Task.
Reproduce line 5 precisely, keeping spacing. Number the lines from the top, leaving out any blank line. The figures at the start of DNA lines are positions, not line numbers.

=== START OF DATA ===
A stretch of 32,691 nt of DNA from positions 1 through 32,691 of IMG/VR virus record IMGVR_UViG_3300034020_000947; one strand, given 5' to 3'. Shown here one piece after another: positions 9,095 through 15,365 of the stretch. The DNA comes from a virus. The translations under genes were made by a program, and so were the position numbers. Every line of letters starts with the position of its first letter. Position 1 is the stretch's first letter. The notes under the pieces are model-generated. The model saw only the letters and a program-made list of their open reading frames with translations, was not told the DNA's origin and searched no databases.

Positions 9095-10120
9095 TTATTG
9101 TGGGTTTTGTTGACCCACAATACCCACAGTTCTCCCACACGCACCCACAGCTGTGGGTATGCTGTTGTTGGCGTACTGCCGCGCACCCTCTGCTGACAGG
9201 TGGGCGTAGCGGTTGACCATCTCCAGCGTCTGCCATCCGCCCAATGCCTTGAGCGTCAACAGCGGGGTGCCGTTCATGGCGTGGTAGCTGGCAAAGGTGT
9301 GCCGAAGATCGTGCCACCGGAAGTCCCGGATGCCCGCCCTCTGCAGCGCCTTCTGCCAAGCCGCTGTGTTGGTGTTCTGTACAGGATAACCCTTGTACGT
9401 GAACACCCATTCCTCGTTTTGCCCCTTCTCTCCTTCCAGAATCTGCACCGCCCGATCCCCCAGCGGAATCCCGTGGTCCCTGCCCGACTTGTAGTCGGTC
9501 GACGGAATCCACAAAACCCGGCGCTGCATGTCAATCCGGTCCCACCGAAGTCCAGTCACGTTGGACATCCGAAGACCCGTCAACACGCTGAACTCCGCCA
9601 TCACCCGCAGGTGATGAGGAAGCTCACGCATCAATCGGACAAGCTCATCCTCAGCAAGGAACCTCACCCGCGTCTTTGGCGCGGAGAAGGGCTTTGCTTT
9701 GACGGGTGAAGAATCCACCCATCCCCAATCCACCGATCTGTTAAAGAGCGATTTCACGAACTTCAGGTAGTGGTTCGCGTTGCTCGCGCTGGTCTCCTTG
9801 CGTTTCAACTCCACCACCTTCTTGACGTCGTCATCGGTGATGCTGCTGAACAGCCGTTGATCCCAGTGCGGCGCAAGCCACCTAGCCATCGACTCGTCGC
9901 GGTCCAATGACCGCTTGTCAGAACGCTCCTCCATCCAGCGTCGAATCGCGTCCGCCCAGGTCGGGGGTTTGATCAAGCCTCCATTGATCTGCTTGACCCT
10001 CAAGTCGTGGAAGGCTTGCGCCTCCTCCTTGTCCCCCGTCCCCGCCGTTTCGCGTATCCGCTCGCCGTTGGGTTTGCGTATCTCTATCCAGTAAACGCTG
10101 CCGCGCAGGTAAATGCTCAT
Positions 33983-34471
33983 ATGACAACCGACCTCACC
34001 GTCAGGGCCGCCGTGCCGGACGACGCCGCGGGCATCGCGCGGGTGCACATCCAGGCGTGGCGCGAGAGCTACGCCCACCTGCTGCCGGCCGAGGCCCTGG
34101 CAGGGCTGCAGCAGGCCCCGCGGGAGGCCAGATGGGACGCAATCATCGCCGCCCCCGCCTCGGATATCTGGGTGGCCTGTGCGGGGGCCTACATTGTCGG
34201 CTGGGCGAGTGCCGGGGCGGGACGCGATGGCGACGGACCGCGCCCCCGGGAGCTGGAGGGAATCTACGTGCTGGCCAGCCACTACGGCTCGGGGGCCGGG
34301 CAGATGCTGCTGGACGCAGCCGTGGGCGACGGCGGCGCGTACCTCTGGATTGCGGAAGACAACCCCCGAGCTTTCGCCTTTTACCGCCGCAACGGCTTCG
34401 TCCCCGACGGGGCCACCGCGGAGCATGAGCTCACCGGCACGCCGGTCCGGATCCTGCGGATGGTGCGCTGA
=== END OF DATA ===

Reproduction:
9201 TGGGCGTAGCGGTTGACCATCTCCAGCGTCTGCCATCCGCCCAATGCCTTGAGCGTCAACAGCGGGGTGCCGTTCATGGCGTGGTAGCTGGCAAAGGTGT